Shakespeare and Republicanism

Now available in an affordable paperback edition, this groundbreaking work reveals for the first time exactly how Shakespeare was influenced by contemporary strands in political thought that were critical of the English crown and constitution. Shakespeare has often been seen as a conservative political thinker characterised by an over-riding fear of the \'mob\'. Hadfield argues instead that Shakespeare\'s writing emerged out of an intellectual milieu fascinated by republican ideas. From the 1590s onwards, he explored republican themes in his poetry and plays: political assassination, elected government, alternative constitutions, and, perhaps most importantly of all, the problem of power without responsibility. Beginning with Shakespeare\'s apocalyptic representation of civil war in the Henry VI plays, Hadfield provides a series of powerful new readings of Shakespeare and his time. For anyone interested in Shakespeare and Renaissance culture, this book is required reading.

• For the first time, Shakespeare’s relationship to the history of republicanism is fully explored • Andrew Hadfield radically revises our historical understanding of Shakespeare • A groundbreaking work that reveals how much we didn’t know about the political contexts of Shakespeare’s work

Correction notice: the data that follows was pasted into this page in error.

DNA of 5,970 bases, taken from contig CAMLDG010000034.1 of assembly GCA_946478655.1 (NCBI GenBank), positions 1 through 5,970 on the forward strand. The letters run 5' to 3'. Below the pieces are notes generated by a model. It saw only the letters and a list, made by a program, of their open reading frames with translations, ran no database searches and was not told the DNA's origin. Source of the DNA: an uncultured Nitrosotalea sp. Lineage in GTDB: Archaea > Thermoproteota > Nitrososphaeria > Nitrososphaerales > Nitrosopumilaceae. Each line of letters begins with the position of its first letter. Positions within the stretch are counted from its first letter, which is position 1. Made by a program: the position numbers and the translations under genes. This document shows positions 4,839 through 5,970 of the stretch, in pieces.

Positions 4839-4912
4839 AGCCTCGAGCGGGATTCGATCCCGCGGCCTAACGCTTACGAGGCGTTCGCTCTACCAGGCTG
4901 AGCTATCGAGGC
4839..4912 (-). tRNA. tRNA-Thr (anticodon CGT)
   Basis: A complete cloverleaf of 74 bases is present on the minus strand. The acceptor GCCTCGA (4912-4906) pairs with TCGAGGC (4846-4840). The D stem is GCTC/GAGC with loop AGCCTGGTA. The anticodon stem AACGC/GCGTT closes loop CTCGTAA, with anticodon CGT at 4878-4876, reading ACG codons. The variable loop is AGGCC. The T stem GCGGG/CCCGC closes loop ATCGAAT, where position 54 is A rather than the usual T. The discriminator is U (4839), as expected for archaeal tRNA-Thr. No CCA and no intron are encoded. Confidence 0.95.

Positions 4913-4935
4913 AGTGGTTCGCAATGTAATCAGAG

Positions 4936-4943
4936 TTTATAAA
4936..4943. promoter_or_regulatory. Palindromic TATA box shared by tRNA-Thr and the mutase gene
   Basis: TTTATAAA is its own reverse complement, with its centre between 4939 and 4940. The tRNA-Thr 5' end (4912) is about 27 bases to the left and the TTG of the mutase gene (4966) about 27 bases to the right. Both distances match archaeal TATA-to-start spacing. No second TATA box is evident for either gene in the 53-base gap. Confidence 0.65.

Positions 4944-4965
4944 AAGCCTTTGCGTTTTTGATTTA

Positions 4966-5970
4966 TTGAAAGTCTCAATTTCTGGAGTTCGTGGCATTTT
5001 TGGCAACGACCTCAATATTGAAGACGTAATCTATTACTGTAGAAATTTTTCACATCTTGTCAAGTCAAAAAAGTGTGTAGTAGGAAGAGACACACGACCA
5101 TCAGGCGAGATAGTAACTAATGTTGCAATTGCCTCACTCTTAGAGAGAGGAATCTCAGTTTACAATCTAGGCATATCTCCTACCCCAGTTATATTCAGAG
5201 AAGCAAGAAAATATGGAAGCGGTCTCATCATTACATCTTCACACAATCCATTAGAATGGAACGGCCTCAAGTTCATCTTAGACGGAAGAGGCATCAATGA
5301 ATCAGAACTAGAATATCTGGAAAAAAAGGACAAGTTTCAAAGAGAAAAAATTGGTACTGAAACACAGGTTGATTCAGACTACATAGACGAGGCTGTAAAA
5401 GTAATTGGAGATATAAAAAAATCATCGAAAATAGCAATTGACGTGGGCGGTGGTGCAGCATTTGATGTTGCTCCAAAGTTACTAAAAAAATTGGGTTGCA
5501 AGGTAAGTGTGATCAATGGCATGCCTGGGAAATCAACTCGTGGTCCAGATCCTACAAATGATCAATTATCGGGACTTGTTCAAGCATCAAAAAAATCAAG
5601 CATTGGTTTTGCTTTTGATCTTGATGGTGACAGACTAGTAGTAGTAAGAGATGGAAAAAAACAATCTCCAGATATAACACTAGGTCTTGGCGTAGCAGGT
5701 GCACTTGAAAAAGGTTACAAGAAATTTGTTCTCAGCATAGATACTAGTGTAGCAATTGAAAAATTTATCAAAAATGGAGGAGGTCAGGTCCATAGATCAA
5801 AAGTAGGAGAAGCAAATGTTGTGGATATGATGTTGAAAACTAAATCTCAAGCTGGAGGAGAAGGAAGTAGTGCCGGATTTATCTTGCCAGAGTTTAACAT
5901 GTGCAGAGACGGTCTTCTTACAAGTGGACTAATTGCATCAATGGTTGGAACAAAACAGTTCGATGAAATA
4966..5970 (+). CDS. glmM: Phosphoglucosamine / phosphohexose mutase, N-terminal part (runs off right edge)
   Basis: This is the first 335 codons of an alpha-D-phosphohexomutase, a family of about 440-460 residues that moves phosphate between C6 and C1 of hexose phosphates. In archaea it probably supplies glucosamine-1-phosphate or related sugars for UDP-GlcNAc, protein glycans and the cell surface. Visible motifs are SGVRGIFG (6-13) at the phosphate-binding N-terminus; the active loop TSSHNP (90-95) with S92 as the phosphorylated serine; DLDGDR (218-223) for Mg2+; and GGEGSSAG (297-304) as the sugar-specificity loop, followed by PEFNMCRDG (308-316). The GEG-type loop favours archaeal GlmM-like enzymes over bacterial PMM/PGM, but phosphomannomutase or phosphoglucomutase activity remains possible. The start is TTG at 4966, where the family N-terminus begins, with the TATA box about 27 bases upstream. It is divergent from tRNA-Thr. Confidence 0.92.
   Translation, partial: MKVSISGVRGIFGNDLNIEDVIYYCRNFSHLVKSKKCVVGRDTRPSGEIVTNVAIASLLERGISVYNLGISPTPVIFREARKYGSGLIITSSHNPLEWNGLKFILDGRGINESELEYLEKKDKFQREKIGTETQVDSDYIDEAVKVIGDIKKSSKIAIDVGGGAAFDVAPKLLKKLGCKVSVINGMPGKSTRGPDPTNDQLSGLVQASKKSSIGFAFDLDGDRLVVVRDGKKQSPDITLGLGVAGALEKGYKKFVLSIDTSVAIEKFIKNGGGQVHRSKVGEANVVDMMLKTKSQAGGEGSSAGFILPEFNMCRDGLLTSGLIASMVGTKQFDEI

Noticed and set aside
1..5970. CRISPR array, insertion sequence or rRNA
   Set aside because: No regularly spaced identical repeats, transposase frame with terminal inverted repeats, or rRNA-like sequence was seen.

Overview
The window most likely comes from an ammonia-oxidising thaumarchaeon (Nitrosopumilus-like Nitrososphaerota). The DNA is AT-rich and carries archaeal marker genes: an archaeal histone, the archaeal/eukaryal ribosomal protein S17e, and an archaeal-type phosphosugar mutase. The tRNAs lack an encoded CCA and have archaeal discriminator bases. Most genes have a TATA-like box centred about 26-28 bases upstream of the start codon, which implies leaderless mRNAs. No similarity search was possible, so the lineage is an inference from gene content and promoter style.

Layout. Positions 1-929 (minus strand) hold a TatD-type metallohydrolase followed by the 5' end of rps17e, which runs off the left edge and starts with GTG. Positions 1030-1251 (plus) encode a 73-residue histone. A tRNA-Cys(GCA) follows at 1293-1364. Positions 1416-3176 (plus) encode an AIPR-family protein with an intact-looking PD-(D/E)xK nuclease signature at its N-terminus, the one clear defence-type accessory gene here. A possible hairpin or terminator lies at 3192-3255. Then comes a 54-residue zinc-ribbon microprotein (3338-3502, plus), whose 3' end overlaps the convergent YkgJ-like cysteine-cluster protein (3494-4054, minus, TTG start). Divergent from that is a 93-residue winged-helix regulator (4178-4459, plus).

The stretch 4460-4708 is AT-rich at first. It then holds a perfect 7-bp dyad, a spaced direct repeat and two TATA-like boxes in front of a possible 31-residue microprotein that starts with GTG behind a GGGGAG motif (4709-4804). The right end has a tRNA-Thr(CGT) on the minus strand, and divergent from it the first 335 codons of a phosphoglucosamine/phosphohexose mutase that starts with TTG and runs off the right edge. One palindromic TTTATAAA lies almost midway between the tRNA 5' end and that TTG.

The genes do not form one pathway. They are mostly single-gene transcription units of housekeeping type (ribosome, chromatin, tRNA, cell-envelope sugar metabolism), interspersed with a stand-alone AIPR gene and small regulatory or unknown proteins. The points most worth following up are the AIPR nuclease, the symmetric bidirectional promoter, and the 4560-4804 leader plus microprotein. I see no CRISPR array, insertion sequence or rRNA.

Introduction: was Shakespeare a Republican?; Part I. Republican Culture in the 1590s: 1. Forms of Republican culture in late sixteenth-century England; 2. Literature and Republicanism in the age of Shakespeare; Part II. Shakespeare and Republicanism: introduction: Shakespeare\'s early Republican career; 3. Shakespeare\'s Pharsalia: the first Tetralogy; 4. The beginning of the Republic: Venus and Lucrece; 5. The end of the Republic: Titus Andronicus and Julius Caesar; 6. The Radical Hamlet; 7. After the Republican moment; Conclusion; Bibliography.


\'… scintillating study … This challenging, innovative book should permanently transform the way we think about Shakespeare\'s politics.\' Times Literary Supplement

\'groundbreaking study ... His convincing argument subverts assumptions concerning the political orthodoxy of Shakespeare.\' John King, Literature and History

\'This brilliant reading comes just when we thought there was nothing more to be said about Shakespeare and politics.\' Peter Holbrook, The Review of English Studies

\'The suggestive power of Shakespeare and Republicanism lies in the seriousness with which it links Shakespeare\'s stories, characters and themes to intellectual and political ideas.\' Heather James, Shakespeare Quarterly

\'Hadfield has performed a valuable service in urging us to think again about how and why Englishmen learned to think of themselves as citizens, and mapping out some of the textual routes by which they arrived at that destination.\' Anne McLaren, Textual Practice